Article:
Two new Post Office Horizon legal cases could set a precedent to enable the convictions of more former subpostmasters to be quashed by the courts after their deaths.
Representations from the relatives of Roderick Dundee and Peter Huxham have led to the Criminal Cases Review Commission (CCRC) referring their cases to Southwark Crown Court to be considered for appeal, and for the possible overturning of convictions.
Mr Huxham was jailed for eight months in March 2010 and died in 2020, aged 63. This was a year before the High Court ruled that prosecutions based on evidence from the Post Office’s faulty Horizon IT system should be considered unsafe.
Mr Dundee, who was sentenced to a community order of 240 hours in 2005, died in May 2021.This was just a month after the landmark court ruling, meaning he never had the chance to challenge his conviction through the courts himself.
Although there have already been a small number of Post Office Horizon convictions overturned in cases where people have since died, those had a natural route to appeal set out in law.
This was because their convictions had been handed out in a Crown Court, where the next legal step is for such cases to be heard by judges at the Court of Appeal when challenged.
However, in cases where convictions were handed down in the magistrates’ courts, the law requires that they be retried at a Crown Court. There is a question as to whether that is possible when the accused has since died.
‘Gap in the law and route to redress’
Legal teams acting on behalf of the relatives of Mr Dundee and Mr Huxham made representations to the CCRC for their cases to be referred for appeal.
Now, the Post Office will have to consider whether they wish to challenge the appeals or concede them.
Solicitor Neil Hudgell, of Hudgell Solicitors, who is representing the families of Mr Dundee and Mr Huxham, says it is only right that they are afforded the same route to justice as all others affected.
“We’re looking to plug a gap in the law here which has left the relatives of these two men struggling to get the convictions of their loved ones quashed, simply because their cases were heard in a magistrates’ court and not in a crown court at the time,” said Mr Hudgell.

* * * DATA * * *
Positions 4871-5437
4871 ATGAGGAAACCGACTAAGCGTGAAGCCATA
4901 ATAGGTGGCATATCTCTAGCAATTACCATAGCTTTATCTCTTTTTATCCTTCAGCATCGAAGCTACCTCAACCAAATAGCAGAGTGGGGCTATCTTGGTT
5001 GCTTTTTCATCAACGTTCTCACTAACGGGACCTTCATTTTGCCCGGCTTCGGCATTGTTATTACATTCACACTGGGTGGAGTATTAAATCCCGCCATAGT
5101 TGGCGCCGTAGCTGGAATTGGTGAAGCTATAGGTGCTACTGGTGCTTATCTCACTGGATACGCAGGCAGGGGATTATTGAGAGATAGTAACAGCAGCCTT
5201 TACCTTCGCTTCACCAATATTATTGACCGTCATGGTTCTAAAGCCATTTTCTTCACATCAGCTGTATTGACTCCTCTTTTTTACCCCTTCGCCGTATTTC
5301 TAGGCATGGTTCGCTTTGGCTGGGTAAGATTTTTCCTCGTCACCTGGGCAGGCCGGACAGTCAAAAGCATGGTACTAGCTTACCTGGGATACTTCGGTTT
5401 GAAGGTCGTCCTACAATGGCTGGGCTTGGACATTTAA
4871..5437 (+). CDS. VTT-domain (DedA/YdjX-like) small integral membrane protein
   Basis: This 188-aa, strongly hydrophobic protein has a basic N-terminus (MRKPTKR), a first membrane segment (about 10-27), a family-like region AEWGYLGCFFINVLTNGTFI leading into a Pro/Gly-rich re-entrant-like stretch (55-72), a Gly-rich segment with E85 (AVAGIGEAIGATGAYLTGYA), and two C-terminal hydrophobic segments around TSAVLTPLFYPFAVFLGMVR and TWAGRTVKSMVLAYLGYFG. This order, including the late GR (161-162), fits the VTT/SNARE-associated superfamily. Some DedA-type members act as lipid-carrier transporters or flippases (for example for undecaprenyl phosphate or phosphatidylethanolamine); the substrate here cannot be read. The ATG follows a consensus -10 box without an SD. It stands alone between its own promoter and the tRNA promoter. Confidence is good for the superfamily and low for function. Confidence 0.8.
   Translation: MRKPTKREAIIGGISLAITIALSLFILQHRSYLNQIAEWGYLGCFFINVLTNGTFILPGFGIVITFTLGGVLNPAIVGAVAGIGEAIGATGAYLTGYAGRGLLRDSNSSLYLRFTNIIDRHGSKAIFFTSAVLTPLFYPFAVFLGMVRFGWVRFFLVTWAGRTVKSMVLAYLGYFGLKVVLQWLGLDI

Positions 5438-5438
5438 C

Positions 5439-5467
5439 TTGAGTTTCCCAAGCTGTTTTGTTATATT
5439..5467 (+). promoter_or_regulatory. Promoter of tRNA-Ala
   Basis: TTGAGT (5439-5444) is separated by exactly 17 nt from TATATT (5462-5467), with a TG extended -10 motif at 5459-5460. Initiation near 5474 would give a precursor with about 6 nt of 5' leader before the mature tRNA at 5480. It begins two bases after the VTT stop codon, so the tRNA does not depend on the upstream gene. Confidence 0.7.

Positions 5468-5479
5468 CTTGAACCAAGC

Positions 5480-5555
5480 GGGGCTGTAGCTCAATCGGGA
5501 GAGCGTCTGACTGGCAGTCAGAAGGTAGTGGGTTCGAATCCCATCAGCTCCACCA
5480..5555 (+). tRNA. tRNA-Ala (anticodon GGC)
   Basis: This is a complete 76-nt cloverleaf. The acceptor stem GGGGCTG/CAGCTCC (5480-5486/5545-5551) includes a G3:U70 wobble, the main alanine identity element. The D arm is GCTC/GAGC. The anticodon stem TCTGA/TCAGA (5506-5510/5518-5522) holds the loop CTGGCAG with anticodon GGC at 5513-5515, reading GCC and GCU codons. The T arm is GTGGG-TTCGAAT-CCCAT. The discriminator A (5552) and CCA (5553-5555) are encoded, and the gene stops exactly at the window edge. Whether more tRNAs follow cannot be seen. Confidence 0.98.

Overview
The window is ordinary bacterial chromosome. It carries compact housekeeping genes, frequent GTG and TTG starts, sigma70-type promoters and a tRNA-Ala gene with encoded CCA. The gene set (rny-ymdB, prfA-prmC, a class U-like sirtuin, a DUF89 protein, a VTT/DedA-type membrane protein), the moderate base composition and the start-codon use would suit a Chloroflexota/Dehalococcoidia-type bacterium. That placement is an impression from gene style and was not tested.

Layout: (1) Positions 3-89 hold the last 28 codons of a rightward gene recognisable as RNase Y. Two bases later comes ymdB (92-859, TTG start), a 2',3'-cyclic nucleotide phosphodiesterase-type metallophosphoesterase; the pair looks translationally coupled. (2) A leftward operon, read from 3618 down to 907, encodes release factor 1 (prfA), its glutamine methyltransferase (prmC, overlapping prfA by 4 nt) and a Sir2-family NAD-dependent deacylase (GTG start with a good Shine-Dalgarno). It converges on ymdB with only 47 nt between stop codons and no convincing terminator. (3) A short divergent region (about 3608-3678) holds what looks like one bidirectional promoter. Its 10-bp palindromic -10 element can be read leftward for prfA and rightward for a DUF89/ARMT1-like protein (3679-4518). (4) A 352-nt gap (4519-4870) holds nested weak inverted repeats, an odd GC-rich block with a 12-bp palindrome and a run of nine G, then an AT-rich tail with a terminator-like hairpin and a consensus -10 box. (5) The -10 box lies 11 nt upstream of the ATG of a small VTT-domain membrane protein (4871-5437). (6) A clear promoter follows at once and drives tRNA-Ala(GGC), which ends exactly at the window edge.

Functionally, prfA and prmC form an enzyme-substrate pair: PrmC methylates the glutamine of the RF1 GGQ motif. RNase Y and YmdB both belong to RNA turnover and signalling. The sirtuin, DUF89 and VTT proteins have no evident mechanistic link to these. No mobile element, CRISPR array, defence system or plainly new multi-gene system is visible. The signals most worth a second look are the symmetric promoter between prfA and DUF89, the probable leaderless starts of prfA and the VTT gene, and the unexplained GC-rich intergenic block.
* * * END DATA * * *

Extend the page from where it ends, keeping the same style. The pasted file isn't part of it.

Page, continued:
“Clearing the names of people who were wrongfully convicted of crimes and have since passed is every bit as important as every other case related to this scandal, and is of course of huge significance to their loved ones. That route to legal redress should still be available.
“The reality is, that had these two men still been alive they would have been fighting to clear their names after the High Court ruling of 2021. If they were still around and needed to face a retrial in a crown court, they would have been doing so.
“We have evidence which we believe demonstrates that the unreliable Horizon accounting system was essential to their convictions and those convictions should therefore be overturned.”
Mr Huxham was a sub-postmaster for 25 years prior to his suspension following an audit on at his branch in September 2009. Prior to the audit, he had been experiencing unexplained shortfalls of around £2,000 which had been rising each month.
His defence raised issues and concerns with the Horizon system to the court. He was nonetheless jailed for eight months at Torquay Magistrates’ Court.
Mr Dundee was a subpostmaster for over six years and was convicted at Cambridge Magistrates in 2005 over a shortfall of over £12,000.
He was forced to cover up the losses which occurred and told investigators that at no point had he stolen any money from the post office. He was sentenced to a community punishment order of 240 hours.